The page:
For full functionality of this site it is necessary to enable JavaScript. Here are the instructions how to enable JavaScript in your web browser.
Works Thomas Girtin and Joseph Mallord William Turner after (?) John Robert Cozens

St Peter's and the Vatican, from above the Arco Oscuro

1794 - 1797

Primary Image: TG0570a: Thomas Girtin (1775–1802) and Joseph Mallord William Turner (1775–1851), after (?) John Robert Cozens (1752–97), St Peter's and the Vatican, from above the Arco Oscuro, 1794–97, graphite and watercolour on paper, 22.9 × 38.1 cm, 9 × 15 in. Private Collection.

Photo courtesy of Paul Mellon Centre Photographic Archive, PA-F05206-0117 (CC BY-NC 4.0)

Thomas Girtin (1775-1802) and Joseph Mallord William Turner (1775-1851) after (?) John Robert Cozens (1752-1797)
  • St Peter's and the Vatican, from above the Arco Oscuro
1794 - 1797
Medium and Support
Graphite and watercolour on paper
22.9 × 38.1 cm, 9 × 15 in
Object Type
Collaborations; Monro School Copy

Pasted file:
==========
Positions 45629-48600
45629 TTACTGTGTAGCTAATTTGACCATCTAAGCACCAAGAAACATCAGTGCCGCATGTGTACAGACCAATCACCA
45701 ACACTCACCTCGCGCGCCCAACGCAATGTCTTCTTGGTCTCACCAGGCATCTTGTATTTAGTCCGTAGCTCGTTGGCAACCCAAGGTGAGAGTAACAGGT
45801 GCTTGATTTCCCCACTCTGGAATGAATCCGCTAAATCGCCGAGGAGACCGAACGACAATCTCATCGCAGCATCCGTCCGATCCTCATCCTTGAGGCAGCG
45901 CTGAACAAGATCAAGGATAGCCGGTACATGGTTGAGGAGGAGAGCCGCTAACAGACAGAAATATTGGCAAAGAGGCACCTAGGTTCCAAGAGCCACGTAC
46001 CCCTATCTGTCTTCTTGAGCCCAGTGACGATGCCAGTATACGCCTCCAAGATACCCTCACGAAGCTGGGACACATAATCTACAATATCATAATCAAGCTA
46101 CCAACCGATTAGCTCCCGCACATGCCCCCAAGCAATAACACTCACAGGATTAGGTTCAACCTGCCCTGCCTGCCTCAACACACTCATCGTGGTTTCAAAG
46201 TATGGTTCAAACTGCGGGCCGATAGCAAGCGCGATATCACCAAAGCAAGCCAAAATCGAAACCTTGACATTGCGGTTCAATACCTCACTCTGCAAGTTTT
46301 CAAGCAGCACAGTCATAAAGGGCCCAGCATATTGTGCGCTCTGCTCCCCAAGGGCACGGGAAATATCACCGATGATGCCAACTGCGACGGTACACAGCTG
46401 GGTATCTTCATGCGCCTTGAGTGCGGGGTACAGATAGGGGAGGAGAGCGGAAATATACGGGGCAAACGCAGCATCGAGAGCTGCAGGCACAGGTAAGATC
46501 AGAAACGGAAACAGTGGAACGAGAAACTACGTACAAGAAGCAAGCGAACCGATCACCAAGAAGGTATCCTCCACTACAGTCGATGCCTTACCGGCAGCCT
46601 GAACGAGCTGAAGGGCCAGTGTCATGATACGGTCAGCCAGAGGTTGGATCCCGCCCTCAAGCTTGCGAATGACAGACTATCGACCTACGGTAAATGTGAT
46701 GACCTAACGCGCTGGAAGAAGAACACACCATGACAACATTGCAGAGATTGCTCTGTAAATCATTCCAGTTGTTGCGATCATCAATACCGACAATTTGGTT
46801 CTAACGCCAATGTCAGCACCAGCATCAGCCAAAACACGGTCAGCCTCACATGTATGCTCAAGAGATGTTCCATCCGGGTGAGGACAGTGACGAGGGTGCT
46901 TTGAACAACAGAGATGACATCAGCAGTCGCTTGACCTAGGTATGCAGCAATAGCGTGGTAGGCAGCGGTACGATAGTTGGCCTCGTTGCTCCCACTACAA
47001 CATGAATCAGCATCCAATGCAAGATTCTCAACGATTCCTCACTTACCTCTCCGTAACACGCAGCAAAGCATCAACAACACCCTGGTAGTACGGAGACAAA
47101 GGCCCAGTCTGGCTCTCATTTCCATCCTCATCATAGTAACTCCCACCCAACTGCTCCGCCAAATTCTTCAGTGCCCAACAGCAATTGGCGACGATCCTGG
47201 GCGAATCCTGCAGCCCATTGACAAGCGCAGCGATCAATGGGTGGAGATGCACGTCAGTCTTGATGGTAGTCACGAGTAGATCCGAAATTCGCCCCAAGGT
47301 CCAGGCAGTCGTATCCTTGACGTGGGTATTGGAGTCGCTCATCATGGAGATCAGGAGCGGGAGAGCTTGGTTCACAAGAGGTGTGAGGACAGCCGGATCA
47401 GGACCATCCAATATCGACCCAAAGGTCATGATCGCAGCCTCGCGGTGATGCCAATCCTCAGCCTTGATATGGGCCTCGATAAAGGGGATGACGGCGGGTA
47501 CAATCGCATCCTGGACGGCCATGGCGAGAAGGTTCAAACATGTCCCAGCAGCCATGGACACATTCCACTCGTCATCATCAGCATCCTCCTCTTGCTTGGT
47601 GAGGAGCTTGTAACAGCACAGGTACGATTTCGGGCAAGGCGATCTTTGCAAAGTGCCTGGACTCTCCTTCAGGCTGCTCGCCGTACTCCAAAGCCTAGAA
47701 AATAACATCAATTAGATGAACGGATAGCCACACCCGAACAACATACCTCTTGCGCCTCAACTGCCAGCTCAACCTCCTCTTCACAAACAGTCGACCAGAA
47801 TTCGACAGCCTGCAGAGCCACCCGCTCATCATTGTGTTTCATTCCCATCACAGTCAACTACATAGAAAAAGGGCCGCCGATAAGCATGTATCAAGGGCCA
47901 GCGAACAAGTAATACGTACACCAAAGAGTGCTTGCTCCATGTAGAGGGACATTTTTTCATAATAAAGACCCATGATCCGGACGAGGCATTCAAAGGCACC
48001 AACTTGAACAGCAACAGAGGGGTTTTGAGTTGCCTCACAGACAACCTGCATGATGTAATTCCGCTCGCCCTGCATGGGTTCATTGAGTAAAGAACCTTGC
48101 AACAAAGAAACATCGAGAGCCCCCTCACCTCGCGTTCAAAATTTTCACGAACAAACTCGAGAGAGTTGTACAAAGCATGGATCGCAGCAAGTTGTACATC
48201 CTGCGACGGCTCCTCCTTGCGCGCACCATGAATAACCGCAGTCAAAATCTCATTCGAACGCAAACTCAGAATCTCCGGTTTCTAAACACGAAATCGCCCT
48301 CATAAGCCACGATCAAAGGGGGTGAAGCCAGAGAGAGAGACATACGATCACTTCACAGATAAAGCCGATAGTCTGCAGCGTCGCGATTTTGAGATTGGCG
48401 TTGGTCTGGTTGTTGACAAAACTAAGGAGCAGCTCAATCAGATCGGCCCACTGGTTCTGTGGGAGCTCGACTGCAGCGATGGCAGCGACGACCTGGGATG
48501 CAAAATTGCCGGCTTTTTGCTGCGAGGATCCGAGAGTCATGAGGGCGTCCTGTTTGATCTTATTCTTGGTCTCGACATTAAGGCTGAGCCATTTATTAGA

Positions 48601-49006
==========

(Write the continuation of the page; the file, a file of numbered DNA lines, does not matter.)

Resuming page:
Subject Terms
Italian View: Modern Rome

Catalogue Number
Description Source(s)
Auction Catalogue


Appleby Brothers, 1965, £450; Christie's, 21 November 1978, lot 79 as 'View of the Vatican from the hills outside Rome' by Joseph Mallord William Turner, £1,600

Exhibition History

Appleby Brothers, 1965, no.9 as ’Extensive Italian Landscape with Rome and St. Peter’s in the distance’ by Joseph Mallord William Turner (catalogue not traced)

About this Work

This view of St Peter’s from above the Arco Oscuro, a tunnel close to the Villa Giulia, displays many of the signs that mark the unique collaboration between Girtin and his contemporary Joseph Mallord William Turner (1775–1851) at the home of Dr Thomas Monro (1759–1833). Here they were employed across three winters, probably between 1794 and 1797, to make ‘finished drawings’ from the ‘Copies’ of the ‘outlines or unfinished drawings of Cozens’ and other artists, amateur and professional, either from Monro’s collection or lent for the purpose. As the two young artists later recalled, Girtin generally ‘drew in outlines and Turner washed in the effects’. ‘They went at 6 and staid till Ten’, which may account for the generally monochrome appearance of the works, and, as the diarist Joseph Farington (1747–1821) reported, Turner received ‘3s. 6d each night’, though ‘Girtin did not say what He had’ (Farington, Diary, 12 November 1798).1